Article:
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Comment Re:In A World ... (Score 1) 503

Oddly enough, that reminds me of my college days ...

Ripple flashback.

Subtitle: Lincoln, Nebraska: 1984

My best friend was an EE major. Every Sunday, he, two other buddies, and I would get together to play cards and smoke really cheap cigars.

Both of the other two friends were nuts. They lived across the alley from the local Salvation Army, where they'd go dumpster-diving.

That's right: they would go looking for crap that not even the Salvation Army could re-sell.

Well, one day they found a pair of huge concert speakers that were inoperable save for the very large magnets in them. The one crazy guy placed one magnet at the head of his bed and the other at the foot. He believed this would "align the minerals in his body."

He also found an old ruined lamp. He cut the electrical cord from it, stripped the ends of the wires, and would occasionally plug it into the wall outlet and grab the exposed ends. He'd hang on as long as he could because he thought he could "align the vitamins in his body" via 120V alternating current.

We called it "home electroshock therapy."

Then there was the other guy, the first one's roommate. He thought he controlled the weather and streetlights with his mind.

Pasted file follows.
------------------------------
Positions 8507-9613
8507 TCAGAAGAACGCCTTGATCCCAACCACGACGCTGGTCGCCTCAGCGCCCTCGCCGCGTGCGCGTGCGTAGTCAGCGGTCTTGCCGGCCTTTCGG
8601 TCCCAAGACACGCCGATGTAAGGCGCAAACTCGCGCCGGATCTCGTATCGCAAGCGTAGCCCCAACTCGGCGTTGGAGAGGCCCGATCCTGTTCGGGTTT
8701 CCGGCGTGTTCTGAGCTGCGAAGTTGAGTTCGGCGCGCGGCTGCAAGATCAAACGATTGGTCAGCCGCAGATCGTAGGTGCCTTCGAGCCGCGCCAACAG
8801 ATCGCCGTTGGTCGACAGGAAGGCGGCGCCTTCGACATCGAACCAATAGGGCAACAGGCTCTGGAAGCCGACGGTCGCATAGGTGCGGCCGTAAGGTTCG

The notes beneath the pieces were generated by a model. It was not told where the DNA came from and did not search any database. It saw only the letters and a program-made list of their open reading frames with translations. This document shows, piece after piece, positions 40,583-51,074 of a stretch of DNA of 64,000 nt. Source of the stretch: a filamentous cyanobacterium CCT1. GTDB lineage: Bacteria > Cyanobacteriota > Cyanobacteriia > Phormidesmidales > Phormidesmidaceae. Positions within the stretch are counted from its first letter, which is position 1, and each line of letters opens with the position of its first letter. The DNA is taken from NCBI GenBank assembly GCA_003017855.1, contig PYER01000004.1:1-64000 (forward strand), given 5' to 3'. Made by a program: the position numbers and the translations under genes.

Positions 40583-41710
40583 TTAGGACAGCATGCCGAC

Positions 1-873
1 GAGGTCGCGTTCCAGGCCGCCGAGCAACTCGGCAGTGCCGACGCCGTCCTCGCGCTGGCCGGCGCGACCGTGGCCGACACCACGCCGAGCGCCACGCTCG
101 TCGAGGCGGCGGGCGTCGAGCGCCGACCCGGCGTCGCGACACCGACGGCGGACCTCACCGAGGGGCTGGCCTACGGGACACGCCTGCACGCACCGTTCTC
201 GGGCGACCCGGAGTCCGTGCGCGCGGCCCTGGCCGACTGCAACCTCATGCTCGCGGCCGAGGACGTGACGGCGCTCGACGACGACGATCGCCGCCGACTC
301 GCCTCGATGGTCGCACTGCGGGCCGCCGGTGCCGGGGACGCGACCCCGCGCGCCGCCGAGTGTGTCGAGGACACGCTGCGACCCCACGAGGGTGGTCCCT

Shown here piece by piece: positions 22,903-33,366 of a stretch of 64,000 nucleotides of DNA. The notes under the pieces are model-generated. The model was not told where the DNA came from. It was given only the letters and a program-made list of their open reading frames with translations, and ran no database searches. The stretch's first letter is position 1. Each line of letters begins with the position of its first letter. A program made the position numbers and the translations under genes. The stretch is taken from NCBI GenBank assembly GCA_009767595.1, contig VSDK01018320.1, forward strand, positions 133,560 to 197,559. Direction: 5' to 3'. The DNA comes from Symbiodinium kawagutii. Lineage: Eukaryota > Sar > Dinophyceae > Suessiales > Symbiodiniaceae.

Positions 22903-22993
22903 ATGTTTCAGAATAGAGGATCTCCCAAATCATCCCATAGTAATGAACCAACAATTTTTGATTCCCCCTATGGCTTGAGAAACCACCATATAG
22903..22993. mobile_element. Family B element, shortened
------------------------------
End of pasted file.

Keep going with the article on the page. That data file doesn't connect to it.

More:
Well, one night there was a tornado. The first friend, the EE major, happened to be on his bike when it hit and had to dive for the nearest ditch. He emerged unscathed, but he was really rattled for a week after. I think it was one of those moments we all have when we realize we're not immortal after all.

So the crazy dude who thought he controlled the weather was going on about how he'd created the storm and its accompanying tornado. He was all excited about it, going on about how he was standing in his front yard making all this stuff happen.

The EE major finally said:

"Tim, you've got to stop playing God like that! I was almost killed!"

The crazy friend was taken aback, then apologized profusely. We never attempted to correct him because we were too busy laughing our asses off behind his back.

I hear that he found religion later in life, and considers his previous use of his "gifts" as Satanic. He consequently does not attempt to control streetlights not the weather any more.